For Myself/Spouse

Estate Taxes

Currently, estate taxes impact less than one percent of the population simply because the exemptions are so high. In 2020, everyone has the ability to pass at death, tax-free, up to $11,580,000.00 (this amount can be lowered if you have gifted in excess of the annual exclusion amount in any year prior to death). If you do have a taxable estate and you are charitably inclined, one of the options you have to lessen your tax liability is to donate some of your estate to charity.

Any amount you donate to charity reduces the amount of your estate subject to estate taxes. You can use this planning method to pass your estate to individuals with a lesser tax bill or even avoid the tax bill entirely.

As a very simplistic example, if you had an estate at the time of your death in 2020 that was valued at $12.0 million dollars, you would have a tax liability of $420,000 (calculation is $12,000,000 - $11,580,000 = $420,000). If you allocated $420,000 to charities that qualify as such under the IRS code, you could avoid paying the estate tax altogether. You can also choose to donate lesser amounts and simply reduce the tax liability rather than avoiding it entirely. Obviously, you must discuss your individual situation with your team of professional advisors, but this is an option that works well for many people that have an estate tax issue and would like to incorporate philanthropic endeavors into their planning.

Income Taxes & Capital Gains Taxes

Unlike estate taxes, income taxes, and capital gains taxes apply to a significant portion of the population, and it is a concern we discuss with many of our clients. This is another area where being charitably minded can provide you with options to lessen your tax burden through planning to include distributions to charitable entities that qualify under the IRS code.

There are different ways that you may have income or capital gains subject to tax in your estate after you have passed away. Pretax funds such as IRA, 401k, or 403b accounts have nothing but income that has yet to be accounted for tax-wise. This income tax that you, as the account holder, have not yet paid, does not just disappear after you have passed away. Someone still must pay the tax due on the funds.

Related Article: Planning for Retirement Accounts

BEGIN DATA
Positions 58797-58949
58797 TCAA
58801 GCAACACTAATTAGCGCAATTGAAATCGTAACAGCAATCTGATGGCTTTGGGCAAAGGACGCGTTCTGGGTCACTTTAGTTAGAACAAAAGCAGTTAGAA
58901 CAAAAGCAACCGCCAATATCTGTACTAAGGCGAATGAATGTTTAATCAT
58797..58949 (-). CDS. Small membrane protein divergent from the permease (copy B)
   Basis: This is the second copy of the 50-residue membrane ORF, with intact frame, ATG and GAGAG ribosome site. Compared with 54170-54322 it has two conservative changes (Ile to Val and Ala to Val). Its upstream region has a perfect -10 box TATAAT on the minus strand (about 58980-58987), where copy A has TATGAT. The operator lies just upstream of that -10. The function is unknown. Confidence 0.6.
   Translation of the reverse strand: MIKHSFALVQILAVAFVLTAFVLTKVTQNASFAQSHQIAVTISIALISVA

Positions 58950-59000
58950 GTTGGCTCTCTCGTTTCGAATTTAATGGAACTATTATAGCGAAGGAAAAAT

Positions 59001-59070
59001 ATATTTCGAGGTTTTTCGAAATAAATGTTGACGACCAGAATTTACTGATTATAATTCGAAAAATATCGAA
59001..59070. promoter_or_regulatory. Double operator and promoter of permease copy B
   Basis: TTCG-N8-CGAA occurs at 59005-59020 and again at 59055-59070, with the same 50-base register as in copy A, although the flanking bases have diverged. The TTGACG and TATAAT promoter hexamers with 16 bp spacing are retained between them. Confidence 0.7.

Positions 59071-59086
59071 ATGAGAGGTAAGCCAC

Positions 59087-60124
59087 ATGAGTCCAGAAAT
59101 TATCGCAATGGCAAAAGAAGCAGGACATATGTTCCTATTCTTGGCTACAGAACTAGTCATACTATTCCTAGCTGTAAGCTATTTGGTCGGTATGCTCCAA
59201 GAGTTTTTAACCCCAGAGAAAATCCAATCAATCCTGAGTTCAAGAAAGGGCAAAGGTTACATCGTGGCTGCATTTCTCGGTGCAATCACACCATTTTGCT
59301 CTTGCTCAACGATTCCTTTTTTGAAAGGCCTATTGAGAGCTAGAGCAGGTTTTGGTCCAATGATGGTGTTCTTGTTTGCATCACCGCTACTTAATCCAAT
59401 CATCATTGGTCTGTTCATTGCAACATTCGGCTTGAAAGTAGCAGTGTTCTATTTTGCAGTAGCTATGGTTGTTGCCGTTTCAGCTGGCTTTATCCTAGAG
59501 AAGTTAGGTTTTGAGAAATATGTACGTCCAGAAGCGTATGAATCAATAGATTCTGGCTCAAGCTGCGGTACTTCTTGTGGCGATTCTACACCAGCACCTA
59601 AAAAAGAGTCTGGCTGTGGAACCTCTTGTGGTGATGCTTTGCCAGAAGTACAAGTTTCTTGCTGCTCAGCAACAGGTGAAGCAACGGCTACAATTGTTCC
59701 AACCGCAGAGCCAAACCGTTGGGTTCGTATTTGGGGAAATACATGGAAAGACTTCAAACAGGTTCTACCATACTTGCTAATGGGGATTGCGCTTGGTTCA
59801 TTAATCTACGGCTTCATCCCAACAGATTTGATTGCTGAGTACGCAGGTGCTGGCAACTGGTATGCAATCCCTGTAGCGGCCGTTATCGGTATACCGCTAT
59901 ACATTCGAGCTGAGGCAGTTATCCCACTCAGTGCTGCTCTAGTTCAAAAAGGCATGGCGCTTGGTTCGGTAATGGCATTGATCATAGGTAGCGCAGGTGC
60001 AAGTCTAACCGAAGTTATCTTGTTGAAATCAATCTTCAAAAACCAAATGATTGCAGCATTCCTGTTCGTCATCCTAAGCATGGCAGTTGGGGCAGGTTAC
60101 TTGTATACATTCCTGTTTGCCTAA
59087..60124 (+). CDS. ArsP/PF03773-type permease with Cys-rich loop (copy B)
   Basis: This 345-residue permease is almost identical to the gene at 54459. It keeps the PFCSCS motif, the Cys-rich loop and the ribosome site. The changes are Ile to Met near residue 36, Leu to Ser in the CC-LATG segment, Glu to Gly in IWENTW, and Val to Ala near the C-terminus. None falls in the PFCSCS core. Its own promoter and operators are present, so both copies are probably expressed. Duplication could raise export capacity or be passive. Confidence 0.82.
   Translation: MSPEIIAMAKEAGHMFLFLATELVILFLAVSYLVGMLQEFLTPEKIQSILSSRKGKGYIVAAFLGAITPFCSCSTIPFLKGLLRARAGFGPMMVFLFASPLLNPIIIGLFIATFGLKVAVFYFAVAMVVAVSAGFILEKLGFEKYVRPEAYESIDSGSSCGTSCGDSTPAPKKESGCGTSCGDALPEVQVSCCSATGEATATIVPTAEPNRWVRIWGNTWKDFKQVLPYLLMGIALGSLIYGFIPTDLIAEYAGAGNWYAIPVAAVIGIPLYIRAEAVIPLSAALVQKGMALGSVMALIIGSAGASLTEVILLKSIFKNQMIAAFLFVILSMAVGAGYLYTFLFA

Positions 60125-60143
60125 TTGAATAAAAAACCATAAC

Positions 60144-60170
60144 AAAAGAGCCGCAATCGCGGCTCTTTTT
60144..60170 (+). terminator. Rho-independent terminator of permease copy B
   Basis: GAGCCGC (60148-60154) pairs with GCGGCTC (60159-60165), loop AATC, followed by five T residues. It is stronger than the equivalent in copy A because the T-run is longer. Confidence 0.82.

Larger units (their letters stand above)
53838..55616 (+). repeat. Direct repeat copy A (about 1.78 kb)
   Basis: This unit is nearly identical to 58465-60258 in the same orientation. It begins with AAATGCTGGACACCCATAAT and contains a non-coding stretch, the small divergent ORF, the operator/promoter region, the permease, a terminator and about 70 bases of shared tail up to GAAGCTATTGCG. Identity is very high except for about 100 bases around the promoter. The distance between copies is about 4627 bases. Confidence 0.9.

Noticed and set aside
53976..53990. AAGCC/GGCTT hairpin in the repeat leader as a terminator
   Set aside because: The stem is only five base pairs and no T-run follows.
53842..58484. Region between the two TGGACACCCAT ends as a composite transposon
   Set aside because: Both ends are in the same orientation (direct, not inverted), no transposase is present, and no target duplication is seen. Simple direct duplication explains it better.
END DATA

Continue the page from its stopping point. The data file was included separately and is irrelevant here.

You may also have capital gains taxes on assets that have appreciated in value over time, such as stock or real property. These assets may receive a basis adjustment at your death (meaning the asset is revalued as of the date of death), but, if they do not, then your heirs may be hoping that you have incorporated some charitable planning in your estate to address the tax issues.

If you have assets in your estate that have these built-in tax liabilities, you may choose to allocate these assets to charities instead of passing them to individuals. If you pass the assets with the income or capital gains tax liabilities to qualifying charitable entities, both your heirs and the charities can avoid paying any of the tax due on the assets. Essentially, qualifying charities are not subject to income or capital gains taxes (again, this is a simplified explanation that does not address exceptions and individual circumstances), so charities are thrilled to receive assets with these tax liabilities because they will not pay them anyway.

Just like many of the other planning techniques mentioned here, it is imperative that you consult with your professional team of advisors to implement a plan such as this. There are many requirements in how you allocate these assets and the language you use in your planning documents that, if done incorrectly, could completely negate the tax savings. Working with an experienced Estate Planning Attorney can help you ensure the tax planning will be effective when it is needed, and you can also explore some of the individualizing discussed earlier that gets your family involved and/or more specifically represents your charitable intent.

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